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article imageA new use for tobacco: Fighting Ebola

By Karen Graham     Aug 6, 2014 in Health
Mapp Biopharmaceutical Inc. is a small company, employing nine people, but it may have made medical history last week when they released their experimental drug, ZMapp, which had only been tested on animals, for use on the two U.S. Ebola patients.
A subsidiary of tobacco giant Reynolds American Inc. (RAI), Kentucky BioProcessing LLC (KBP), of Owensboro, Kentucky manufactures the treatment for Mapp Biopharmaceutical Inc. from tobacco plants. The background story leading to this novel approach using the tobacco plant could evolve into a fast and inexpensive way to produce future therapies using biotechnology.
This treatment, never tried on a human before, was given to Dr. Kent Brantly and health-care worker Nancy Writebol while they were still in Liberia. Anthony Fauci, director of the National Institute of Allergy and Infectious Diseases said each patient received at least one dose of ZMapp in Liberia before coming to the U.S.
A mutual effort between the U.S. Army and a tobacco giant
The treatment with the "secret experimental" medication as the news media referred to it, was monoclonal antibody (mAb) therapy. Basically, it is a form of immunotherapy using monoclonal antibodies to target specific cells or proteins. This should stimulate the patients immune system to attack those cells. In the case of the Ebola virus circulating in a patient's body, the immune system, having been stimulated, will attack and engulf the virus cells.
You may be asking, What is a monoclonal antibody (mAb)? The monoclonal antibody is a monospecific antibody. The monospecific antibodies all have an affinity, or liking, for the same antigen. This means that mAbs are all identical immune cells, or clones of the same parent cell (germ cell).
Immunotherapy using biotechnology is relatively new. But so too is immunotherapy. Immunotherapy was first introduced to the medical world by Dr. Paul Ehrlich at the beginning of the 20th century. He envisioned a "magic bullet," or a compound made to specifically target a particular disease-causing organism.
ZMapp is a mixture of three "humanized" mouse monoclonal antibodies. One of the mAbs was developed at the U.S. Army Medical Research Institute of Infectious Diseases (USAMRIID). KBP, a subsidiary of Reynolds America, manufactured the mAbs using tobacco plants. The resulting antibodies extracted from the tobacco were dubbed "plantibodies." They attach themselves to the Ebola virus and inactivate them.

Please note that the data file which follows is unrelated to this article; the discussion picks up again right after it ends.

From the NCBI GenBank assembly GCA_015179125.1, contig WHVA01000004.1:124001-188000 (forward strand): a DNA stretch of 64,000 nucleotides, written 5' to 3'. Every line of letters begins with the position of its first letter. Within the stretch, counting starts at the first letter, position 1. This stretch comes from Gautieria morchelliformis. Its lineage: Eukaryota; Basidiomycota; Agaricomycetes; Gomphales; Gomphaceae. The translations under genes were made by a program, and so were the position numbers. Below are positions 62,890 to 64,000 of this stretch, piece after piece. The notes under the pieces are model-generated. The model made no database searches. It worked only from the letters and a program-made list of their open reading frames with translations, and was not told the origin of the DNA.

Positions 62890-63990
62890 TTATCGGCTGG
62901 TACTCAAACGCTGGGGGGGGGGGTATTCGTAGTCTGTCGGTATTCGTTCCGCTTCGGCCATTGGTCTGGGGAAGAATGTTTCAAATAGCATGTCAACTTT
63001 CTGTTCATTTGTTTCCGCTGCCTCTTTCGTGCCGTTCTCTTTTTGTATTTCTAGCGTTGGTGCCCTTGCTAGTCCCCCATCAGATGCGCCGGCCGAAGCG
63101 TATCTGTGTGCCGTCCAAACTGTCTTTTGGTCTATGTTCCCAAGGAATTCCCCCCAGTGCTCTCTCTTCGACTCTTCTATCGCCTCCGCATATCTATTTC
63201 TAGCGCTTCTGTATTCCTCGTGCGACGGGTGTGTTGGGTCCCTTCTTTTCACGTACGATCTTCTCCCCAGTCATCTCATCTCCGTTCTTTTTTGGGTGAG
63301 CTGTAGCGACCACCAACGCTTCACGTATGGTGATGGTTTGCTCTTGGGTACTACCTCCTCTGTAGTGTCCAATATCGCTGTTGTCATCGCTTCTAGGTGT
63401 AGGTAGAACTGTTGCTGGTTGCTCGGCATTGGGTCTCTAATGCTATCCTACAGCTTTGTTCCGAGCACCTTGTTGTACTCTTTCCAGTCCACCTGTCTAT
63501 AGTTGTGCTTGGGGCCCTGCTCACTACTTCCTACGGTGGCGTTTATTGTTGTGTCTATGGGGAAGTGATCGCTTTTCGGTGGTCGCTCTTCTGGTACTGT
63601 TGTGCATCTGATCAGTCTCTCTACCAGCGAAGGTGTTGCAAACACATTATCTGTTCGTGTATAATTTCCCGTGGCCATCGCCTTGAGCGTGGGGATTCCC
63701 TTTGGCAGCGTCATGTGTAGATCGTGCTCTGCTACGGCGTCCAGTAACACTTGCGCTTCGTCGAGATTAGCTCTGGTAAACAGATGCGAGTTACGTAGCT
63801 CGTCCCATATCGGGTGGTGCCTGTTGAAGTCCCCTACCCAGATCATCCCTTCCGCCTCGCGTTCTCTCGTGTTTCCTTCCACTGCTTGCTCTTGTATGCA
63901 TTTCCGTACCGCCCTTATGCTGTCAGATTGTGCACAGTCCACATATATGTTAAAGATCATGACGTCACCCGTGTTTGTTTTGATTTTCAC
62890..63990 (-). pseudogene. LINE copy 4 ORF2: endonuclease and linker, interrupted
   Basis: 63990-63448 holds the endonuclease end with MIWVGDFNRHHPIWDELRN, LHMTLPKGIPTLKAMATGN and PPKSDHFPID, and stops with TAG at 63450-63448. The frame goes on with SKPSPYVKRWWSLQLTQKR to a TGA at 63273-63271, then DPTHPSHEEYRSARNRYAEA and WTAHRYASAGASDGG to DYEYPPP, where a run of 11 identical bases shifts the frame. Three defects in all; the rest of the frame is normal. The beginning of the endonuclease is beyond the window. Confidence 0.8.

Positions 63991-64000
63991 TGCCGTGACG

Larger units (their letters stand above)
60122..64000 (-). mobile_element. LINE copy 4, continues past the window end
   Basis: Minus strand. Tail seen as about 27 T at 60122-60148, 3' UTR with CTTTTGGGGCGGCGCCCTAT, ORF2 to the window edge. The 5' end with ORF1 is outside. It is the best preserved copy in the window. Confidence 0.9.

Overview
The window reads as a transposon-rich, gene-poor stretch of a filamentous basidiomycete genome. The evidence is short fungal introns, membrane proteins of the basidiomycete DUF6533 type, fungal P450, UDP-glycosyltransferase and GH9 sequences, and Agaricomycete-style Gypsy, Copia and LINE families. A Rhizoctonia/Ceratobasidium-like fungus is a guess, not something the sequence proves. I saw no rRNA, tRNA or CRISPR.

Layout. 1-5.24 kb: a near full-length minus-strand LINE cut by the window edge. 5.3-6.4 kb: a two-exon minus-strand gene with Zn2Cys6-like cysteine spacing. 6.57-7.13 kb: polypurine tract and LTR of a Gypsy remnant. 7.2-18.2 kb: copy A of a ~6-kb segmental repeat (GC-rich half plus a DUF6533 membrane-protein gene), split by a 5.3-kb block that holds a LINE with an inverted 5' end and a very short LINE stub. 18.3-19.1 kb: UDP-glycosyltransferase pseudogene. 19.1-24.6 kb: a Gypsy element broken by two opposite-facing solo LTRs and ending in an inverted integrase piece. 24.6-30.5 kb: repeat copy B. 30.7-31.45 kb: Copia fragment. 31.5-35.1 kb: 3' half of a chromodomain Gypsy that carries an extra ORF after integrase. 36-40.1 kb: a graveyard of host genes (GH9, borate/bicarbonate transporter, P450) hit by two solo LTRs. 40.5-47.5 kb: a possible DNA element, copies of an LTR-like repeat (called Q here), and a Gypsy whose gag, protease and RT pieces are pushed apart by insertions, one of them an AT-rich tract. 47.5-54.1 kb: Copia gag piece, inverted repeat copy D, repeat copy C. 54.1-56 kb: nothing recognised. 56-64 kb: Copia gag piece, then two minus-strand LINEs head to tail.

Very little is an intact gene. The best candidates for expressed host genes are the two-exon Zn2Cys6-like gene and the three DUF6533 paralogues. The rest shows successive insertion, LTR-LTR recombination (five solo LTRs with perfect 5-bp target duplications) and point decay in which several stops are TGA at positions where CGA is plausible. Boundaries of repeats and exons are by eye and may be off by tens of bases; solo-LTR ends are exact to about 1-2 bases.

In genetic engineering, DNA is injected into a bacteria, and the bacteria produce a protein used to fight disease. Another way to do this, called "pharming," uses plants instead of bacteria. The common tobacco plant, Nicotiana benthanmianas was used to create ZMapp. A gene is first inserted into a virus, and the virus is then used to infect the tobacco plants. KBP was then able to target the proteins, extract them, purify them and create the compound, ZMapp.”
While the process may sound simple, it is much more involved. In the case of the actual product, ZMapp, Mapp President Larry Zeitlin says it is a combination of two agents. One of them is MB-003. It gave 100 percent protection to monkeys when it was given right after exposure to Ebola virus, and even helped after symptoms developed.
The other agent, ZMAb, is a combination drug that provided 100 percent survival in primates one day after exposure and 50 percent survival after two days. Reynolds American spokesman David Howard said tobacco was the perfect plant for producing disease-fighting antibodies because of its “natural rapid-growth properties” that offer “a faster, more-efficient and less-expensive way to deliver pharmaceutical protein products versus man-made bioreactors."
The future of ZMapp
Even though the drug has only been produced in small quantities, there are still questions regarding making it available to the hundreds of people infected with Ebola while ZMapp is essentially untested. “We want to have a huge impact on the Ebola outbreak,” Mapp CEO Kevin Whaley said in an interview at company headquarters in San Diego. "We would love to play a bigger role.”
Howard says the tobacco plants grow quickly, and "it takes only about a week (after the genes are introduced) before you can begin extracting the protein." But the FDA still has to approve the manufacturing process as well the extraction process. It will take some time, but hopefully, with Congress backing an Ebola agenda, things will start to happen. Ebola is a dread disease, and for many, a death sentence. And what better use for tobacco, a much maligned product over the years. Perhaps it does has some redeeming value.
More about tobacco plant, ZMapp drug, biotechnology treatments, monoclonal antibodies, Reynolds American
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